Shh Promotion of RGC Survival after Ocular Hypertension
To determine whether upregulated Shh expression influences RGC survival, we counted DiI-labeled RGCs in flatmounted retinas. Retrograde DiI labeling marked not only RGCs but also debris and microglial cells. Microglia take up DiI during the process of ganglion cell death and can be identified based on their small size and highly branched nature. Therefore, we counted only those RGCs of certain sizes (>10 μm) and shapes (circular or oval, with an aspect ratio of 0.8–1.2) to discriminate non-RGCs from RGCs. 32,33 As shown in Figure 3A, 15.26% ± 1.57% of RGCs were lost 2 weeks after IOP elevation in the PBS-treated groups. In contrast, Shh-treated retinas lost only 4.54% ± 0.36% of RGCs (P < 0.01 compared with PBS-treated groups). To investigate the effect of Shh on long-term RGC survival, we injected Shh intravitreally once a week for 4 weeks after ocular hypertension. Similar to RGC loss after 2 weeks of injury, RGC loss after 4 weeks after IOP elevation was significantly reduced by Shh (P < 0.01). The protective effect of Shh on RGC survival was dose dependent. Cyclopamine exacerbated RGC loss after ocular hypertension, whereas tomatidine had no effect. Representative photomicrographs of retinal flatmounts at 4 weeks after ocular hypertension are shown in Figure 3B. Quantitative real-time PCR and Western blot analysis revealed that intravitreal Shh administration increased retinal expression of both Gli1 and Smo protein (Fig. 3C) and mRNA (Fig. 3D). These results suggest that Shh exerts a significant neuroprotective effect by activating Gli1 in the retina after ocular hypertension. 
Figure 3.
 
Effect of Shh or cyclopamine on RGC survival and Shh signaling components after ocular hypertension. (A) Effect of Shh, cyclopamine, or tomatidine on hypertension-induced decreases in RGC survival (expressed as a percentage RGC survival in the contralateral control eye). n = 12 per group.*P < 0.05, **P < 0.01. (B) Images of DiI-labeling showing surviving RGCs in flatmounted retinas at 4 weeks after ocular hypertension. DiI-labeled-RGCs were photographed at low magnification (scale bar, 200 μm) after 4 weeks of Shh or PBS treatment. Enlarged images (scale bar, 20 μm) from the same retinas in the central (left) and peripheral (right) regions clearly show a marked reduction in RGC loss in the Shh-treated retina. (C) Western blot analysis of Shh, Smo, and Gli1 expression in hypertensive retinas after Shh or cyclopamine treatment. Gli1 or Smo expression was elevated in Shh-treated hypertensive retinas but decreased in cyclopamine-treated hypertensive retinas. (D) Real-time PCR analysis of Shh, Smo, and Gli1 mRNA expression in hypertensive retinas after treatment with Shh (0.2 μg/eye dissolved in 2 μL PBS) or cyclopamine (0.02 μg/eye in 2 μL HBS).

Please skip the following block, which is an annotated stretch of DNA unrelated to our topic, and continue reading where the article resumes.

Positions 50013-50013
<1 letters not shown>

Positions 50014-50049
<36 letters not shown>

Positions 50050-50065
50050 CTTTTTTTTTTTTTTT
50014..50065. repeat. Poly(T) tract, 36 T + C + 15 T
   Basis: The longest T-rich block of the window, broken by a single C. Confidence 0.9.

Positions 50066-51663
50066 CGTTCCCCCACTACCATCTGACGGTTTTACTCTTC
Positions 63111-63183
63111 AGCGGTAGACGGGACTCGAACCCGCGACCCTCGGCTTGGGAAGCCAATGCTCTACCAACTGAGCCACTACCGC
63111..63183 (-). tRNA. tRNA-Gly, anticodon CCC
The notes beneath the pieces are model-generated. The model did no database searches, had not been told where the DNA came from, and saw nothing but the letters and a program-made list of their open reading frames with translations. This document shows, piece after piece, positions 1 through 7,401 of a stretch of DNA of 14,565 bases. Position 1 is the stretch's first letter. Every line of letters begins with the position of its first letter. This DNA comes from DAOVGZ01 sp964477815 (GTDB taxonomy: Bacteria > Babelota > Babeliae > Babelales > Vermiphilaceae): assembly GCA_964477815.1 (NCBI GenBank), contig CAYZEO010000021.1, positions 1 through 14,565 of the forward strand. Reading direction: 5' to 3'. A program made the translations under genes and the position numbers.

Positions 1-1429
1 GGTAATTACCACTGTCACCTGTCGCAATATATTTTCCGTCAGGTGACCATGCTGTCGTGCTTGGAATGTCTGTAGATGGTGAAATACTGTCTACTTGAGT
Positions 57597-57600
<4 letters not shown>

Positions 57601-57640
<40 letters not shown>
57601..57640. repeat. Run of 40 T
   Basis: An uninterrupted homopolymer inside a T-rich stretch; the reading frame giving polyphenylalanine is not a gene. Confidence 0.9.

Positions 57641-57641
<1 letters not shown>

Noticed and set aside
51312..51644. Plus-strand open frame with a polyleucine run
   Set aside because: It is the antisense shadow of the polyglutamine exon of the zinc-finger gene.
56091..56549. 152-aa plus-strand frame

Figure 3.
 
Effect of Shh or cyclopamine on RGC survival and Shh signaling components after ocular hypertension. (A) Effect of Shh, cyclopamine, or tomatidine on hypertension-induced decreases in RGC survival (expressed as a percentage RGC survival in the contralateral control eye). n = 12 per group.*P < 0.05, **P < 0.01. (B) Images of DiI-labeling showing surviving RGCs in flatmounted retinas at 4 weeks after ocular hypertension. DiI-labeled-RGCs were photographed at low magnification (scale bar, 200 μm) after 4 weeks of Shh or PBS treatment. Enlarged images (scale bar, 20 μm) from the same retinas in the central (left) and peripheral (right) regions clearly show a marked reduction in RGC loss in the Shh-treated retina. (C) Western blot analysis of Shh, Smo, and Gli1 expression in hypertensive retinas after Shh or cyclopamine treatment. Gli1 or Smo expression was elevated in Shh-treated hypertensive retinas but decreased in cyclopamine-treated hypertensive retinas. (D) Real-time PCR analysis of Shh, Smo, and Gli1 mRNA expression in hypertensive retinas after treatment with Shh (0.2 μg/eye dissolved in 2 μL PBS) or cyclopamine (0.02 μg/eye in 2 μL HBS).
IOP Profile